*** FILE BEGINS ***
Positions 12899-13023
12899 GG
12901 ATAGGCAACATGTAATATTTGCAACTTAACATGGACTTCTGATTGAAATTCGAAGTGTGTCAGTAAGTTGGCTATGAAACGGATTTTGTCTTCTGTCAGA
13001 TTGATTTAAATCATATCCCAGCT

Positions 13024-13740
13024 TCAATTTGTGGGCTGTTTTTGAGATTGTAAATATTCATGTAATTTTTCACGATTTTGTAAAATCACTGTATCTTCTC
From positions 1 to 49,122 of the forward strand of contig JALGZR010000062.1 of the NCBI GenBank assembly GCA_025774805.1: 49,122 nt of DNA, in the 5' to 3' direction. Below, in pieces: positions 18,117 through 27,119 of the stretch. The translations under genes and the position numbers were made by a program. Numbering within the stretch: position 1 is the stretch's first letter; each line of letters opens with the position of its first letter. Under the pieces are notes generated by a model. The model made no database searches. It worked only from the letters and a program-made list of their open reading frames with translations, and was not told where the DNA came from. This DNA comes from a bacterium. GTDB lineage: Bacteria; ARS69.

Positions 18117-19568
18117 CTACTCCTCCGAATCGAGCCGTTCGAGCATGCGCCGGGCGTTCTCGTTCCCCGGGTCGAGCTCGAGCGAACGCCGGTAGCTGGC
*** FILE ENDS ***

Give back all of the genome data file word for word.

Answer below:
Positions 12899-13023
12899 GG
12901 ATAGGCAACATGTAATATTTGCAACTTAACATGGACTTCTGATTGAAATTCGAAGTGTGTCAGTAAGTTGGCTATGAAACGGATTTTGTCTTCTGTCAGA
13001 TTGATTTAAATCATATCCCAGCT

Positions 13024-13740
13024 TCAATTTGTGGGCTGTTTTTGAGATTGTAAATATTCATGTAATTTTTCACGATTTTGTAAAATCACTGTATCTTCTC
From positions 1 to 49,122 of the forward strand of contig JALGZR010000062.1 of the NCBI GenBank assembly GCA_025774805.1: 49,122 nt of DNA, in the 5' to 3' direction. Below, in pieces: positions 18,117 through 27,119 of the stretch. The translations under genes and the position numbers were made by a program. Numbering within the stretch: position 1 is the stretch's first letter; each line of letters opens with the position of its first letter. Under the pieces are notes generated by a model. The model made no database searches. It worked only from the letters and a program-made list of their open reading frames with translations, and was not told where the DNA came from. This DNA comes from a bacterium. GTDB lineage: Bacteria; ARS69.

Positions 18117-19568
18117 CTACTCCTCCGAATCGAGCCGTTCGAGCATGCGCCGGGCGTTCTCGTTCCCCGGGTCGAGCTCGAGCGAACGCCGGTAGCTGGC